After two decades of problems, pleas i ironic statements it eventually happened: Nvidia released the source code of its kernel driver and posted them on GitHub. The company has been offering drivers for graphics cards to Linux users for two decades, but so far it has always been just closed binary bloby.
Users inspired success of a competitor AMD they asked Nvidia to open the drivers as well. Starting with version R515, the driver is now finally available, including source code, specifically under a dual license GNU GPL a MIT. Let’s answer the questions that revolve around opening the driver.
Who is it for?
Nvidia says the driver is so far primarily for data center graphics processors Turing and Ampere – available to them in “production quality”. The driver aims to use with CUDA and although it contains a display support code, it is not sufficiently tested and may not be complete.
The support status of GeForce and desktop graphics is therefore now marked as “alpha”. Users who still want to try the new driver can use the kernel parameter
NVreg_EnableUnsupportedGpuswhich is mentioned in the documentation. The code includes support for features such as G-SYNC, NVIDIA RTX ray tracing in Vulcan and NVIDIA OptiX.
The installation package supplied by Nvidia will contain both variants: binary and open. The user will be able to choose which one to install on the system.
However, the new open driver will only support Turing chips and newer, ie graphics cards released in 2018 and later. Users of older cards will continue to use the original binary drivers.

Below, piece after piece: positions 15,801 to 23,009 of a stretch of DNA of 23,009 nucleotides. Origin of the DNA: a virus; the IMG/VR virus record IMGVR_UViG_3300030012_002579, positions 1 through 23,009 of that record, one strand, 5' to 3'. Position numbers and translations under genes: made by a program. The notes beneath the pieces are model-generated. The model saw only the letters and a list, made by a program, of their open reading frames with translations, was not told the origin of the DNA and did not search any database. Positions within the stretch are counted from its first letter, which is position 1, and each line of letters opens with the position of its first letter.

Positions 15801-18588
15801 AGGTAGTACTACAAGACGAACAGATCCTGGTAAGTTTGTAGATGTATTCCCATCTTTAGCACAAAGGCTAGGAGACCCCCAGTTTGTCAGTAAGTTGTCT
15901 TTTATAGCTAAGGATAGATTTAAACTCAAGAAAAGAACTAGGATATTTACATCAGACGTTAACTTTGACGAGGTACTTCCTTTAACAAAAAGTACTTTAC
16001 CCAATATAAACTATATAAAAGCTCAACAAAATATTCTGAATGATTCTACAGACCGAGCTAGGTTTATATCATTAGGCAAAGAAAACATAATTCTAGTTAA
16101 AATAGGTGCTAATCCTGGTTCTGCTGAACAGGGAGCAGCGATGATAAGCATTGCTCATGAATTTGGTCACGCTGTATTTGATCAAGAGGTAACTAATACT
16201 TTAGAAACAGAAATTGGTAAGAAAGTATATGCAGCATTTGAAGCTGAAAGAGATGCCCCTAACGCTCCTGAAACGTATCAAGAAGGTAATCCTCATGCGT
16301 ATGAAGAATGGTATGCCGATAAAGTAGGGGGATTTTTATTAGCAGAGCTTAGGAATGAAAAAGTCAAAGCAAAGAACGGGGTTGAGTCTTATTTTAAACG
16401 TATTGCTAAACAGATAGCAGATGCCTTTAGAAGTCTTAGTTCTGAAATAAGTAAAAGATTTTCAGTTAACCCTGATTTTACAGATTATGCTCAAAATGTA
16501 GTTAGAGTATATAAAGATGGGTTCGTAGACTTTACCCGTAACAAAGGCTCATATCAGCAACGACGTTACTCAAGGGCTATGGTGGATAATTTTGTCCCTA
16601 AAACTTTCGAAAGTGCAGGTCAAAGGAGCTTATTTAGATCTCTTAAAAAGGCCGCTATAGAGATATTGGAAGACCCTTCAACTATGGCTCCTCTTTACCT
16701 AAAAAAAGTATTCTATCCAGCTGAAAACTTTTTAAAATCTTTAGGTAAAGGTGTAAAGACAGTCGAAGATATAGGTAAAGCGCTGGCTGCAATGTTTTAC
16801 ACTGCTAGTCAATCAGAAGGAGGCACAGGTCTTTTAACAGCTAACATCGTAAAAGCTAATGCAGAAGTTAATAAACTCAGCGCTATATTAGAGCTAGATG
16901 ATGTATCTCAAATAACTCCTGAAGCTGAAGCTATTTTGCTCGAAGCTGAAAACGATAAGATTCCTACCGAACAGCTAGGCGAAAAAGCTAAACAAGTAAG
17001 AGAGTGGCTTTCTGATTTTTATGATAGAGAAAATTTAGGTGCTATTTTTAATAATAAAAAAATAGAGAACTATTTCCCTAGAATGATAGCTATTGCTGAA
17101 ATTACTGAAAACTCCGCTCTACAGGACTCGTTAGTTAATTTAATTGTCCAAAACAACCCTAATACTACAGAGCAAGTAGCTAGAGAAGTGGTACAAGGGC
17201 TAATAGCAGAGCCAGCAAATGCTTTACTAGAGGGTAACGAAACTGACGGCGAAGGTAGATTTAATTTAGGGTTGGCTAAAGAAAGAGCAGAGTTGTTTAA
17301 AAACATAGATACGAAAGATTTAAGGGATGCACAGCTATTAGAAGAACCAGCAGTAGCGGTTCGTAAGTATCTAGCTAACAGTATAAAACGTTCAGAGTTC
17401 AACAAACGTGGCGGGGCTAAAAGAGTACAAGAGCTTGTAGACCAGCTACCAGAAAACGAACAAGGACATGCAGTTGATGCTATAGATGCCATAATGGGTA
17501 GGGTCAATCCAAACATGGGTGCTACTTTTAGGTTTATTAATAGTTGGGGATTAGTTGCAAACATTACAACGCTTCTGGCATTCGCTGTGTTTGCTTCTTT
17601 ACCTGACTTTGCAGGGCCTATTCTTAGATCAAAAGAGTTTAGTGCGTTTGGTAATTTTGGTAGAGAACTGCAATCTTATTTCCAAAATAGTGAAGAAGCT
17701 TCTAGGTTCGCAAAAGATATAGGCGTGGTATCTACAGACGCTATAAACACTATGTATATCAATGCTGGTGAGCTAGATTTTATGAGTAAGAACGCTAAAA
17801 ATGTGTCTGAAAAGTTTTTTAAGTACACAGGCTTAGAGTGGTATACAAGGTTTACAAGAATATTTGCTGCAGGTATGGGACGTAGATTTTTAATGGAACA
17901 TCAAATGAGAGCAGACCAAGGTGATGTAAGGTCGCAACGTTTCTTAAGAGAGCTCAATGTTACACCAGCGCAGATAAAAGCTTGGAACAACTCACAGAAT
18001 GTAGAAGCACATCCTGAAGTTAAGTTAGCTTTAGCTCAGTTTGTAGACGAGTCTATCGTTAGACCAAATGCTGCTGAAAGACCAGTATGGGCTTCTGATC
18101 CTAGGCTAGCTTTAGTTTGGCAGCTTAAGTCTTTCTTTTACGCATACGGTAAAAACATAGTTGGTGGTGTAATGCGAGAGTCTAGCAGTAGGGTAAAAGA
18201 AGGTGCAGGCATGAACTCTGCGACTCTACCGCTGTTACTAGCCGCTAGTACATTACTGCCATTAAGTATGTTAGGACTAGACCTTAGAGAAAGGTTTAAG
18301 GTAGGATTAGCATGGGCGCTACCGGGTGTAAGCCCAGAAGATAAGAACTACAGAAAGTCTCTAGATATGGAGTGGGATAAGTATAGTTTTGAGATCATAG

What exactly is open?
The source code for the Linux kernel module has been opened. However, a large part of the functionality is part of the firmware and also components designed for user space. These parts are intact and will remain as well still closed. These are mainly libraries and drivers for OpenGL, Vulkan, OpenCL and CUDA.
Christian Schallerdirector of Red Hat, but in blog post says it is still very good news.
We now have an Nvidia kernel driver that will only be able to use the GPL API in the Linux kernel, although this initial release does not use any APIs that the old driver no longer used. The original driver could not use the GPL only API due to a license. Now this limitation is disappearing, but the first released version does not change anything yet.
The core module includes the driver itself, NVIDIA-DRM integration, the NVIDIA-Modeset driver and NVIDIA-UVM for Unified Video Memory management.
What does this mean for users?
Schaller also explains that the Nvidia and Nouveau drivers will be with us for a long time. In the long run, however, opening the driver is very good step.
This will not have a major impact in the near future. Over time, however, it will provide a way to radically simplify Nvidia hardware support.
In the end, users should have fewer problems and the use of Nvidia graphics cards should be even easier.
In the long run, we hope to be able to gain a similar experience with Nvidia hardware that we can offer today for Intel and AMD hardware in terms of functionality right out of the box.
Specifically, it means immediate functionality new generations of chips, high performance Mesa drivers and the ability to sign the driver in the kernel for seamless secure boot use.
Will it get to the core?
The company currently claims that the driver code is not ready for acceptance into the main tree of the Linux kernel. But he also promises to work with Canonical, Red Hat and Suse. So for the average Linux desktop user, this is not a revolutionary thing to start using right now. But it is a promise for the future.
In the meantime, the published source code can be used by developers Nouveau driverswho can significantly improve their code. Nouveau allows you to use the same card firmware as the original drivers. It will take some time again, but Nouveau could overcome its GPU clocking limitations and get the same performance as the original drivers.
The aforementioned partner companies Canonical and Suse have already promised when the new drivers will be distributed. In the coming months, users of the newly released Ubuntu 22.04 LTS and SUSE Linux Enterprise 15 SP4 should see the new packages.